Colonel G.H.H. Couchman, D.S.O.
Somerset Light Infantry Regimental Journal
Died at Budleigh Salterton, 25th February 1936
George Henry Holbeche Couchman joined his Regiment in the days when numbers, not a Territorial designation, denoted units, thus his first Commission was to the XIII. Light Infantry in May, 1878, and he spent his Regimental life in the same Regiment which changed its style from XIII. to Prince Albert’s Somersetshire Light Infantry in 1880. His early War Service included the Burmese Expedition of 1885-6-7, when he was twice mentioned in despatches and awarded the D.S.O., and in 1891 he again went on service in Burma and served in the operations of the N.E. Column. It was whilst in Burma that he was awarded a bronze medal of the Royal Humane Society for saving a man from drowning.
Colonel Couchman, known to his contemporaries in the Regiment as Box, was essentially an outdoor man and, in his young days, a noted big game shot. He was an enthusiast at all sport, especially polo and shooting. He loved, too, to wander and was never happier than when camping out in the jungles and forests of India and Burma. His love of this kind of life naturally led him into the Intelligence Branch of the Staff in India, and he did a good deal of survey work in Burma and later on in Bengal – and it was his work in the Intelligence Branch, in which he served as D.A.Q.M.G. from 1892-98 and as A.A.G. from June, 1900, to May, 1902, which brought him his Brevet-Lieutenant-Colonelcy. He commanded a Battalion of his Regiment – The Somerset Light Infantry – for the full term of four years, loved and respected by all, and was then promoted Colonel and given command of the South-Western Brigade (Southern Command) in June, 1910. He retired in January, 1914, after thirty-six years’ service. But this was not to be the end of his soldiering for, when the Great War broke out, he again went on Active Service and served first as a Brigade Commander in France and afterwards in a Staff appointment, gaining a Mention in Despatches, the 1914/15 Star, and the Great War and Victory Medals. After the war failing health obliged him to live a quiet and somewhat retired life, but he never lost interest either in his friends or his old Regiment.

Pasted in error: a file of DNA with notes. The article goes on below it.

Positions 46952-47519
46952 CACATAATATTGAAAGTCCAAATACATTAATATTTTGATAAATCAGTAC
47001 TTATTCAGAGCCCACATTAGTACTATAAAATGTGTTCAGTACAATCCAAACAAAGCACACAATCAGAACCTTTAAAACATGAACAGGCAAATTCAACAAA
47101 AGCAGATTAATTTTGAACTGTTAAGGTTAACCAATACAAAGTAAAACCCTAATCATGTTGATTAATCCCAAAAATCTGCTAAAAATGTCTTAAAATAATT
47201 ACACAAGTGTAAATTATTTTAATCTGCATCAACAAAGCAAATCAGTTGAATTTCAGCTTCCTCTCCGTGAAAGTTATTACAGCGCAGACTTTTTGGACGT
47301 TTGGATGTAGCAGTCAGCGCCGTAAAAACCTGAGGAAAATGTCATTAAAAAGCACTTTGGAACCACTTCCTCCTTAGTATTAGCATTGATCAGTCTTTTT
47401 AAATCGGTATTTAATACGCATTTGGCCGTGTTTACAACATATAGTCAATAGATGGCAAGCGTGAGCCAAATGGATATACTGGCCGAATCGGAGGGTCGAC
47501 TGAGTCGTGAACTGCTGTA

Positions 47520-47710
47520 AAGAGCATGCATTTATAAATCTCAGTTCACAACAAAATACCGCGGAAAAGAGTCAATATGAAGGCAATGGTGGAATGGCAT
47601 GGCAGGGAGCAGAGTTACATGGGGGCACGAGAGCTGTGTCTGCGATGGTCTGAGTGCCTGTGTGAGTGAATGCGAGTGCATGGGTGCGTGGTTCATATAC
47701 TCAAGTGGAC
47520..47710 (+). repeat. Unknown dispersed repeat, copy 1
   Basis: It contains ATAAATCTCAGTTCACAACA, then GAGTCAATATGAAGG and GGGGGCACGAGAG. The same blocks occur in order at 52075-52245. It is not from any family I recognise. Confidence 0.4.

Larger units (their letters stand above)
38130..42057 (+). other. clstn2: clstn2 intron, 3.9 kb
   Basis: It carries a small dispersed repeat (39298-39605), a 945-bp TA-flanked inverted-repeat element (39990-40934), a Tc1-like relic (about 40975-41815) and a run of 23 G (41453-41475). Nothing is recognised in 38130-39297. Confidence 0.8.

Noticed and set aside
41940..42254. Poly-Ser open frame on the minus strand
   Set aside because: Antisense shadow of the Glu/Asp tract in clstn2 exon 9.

His body was cremated at Woking on 27th February, where Buglers of his old Regiment attended and sounded The Last Post and Reveille.
And so has passed away one who leaves many friends behind him, both inside his old Regiment and outside, who will long remember his cheery disposition and attractive personality.
Colonel Couchman married Miss Helen Mary Chattock in 1899, who survives him. The Regiment extends their very sincere sympathy to Mrs. Couchman in her great loss.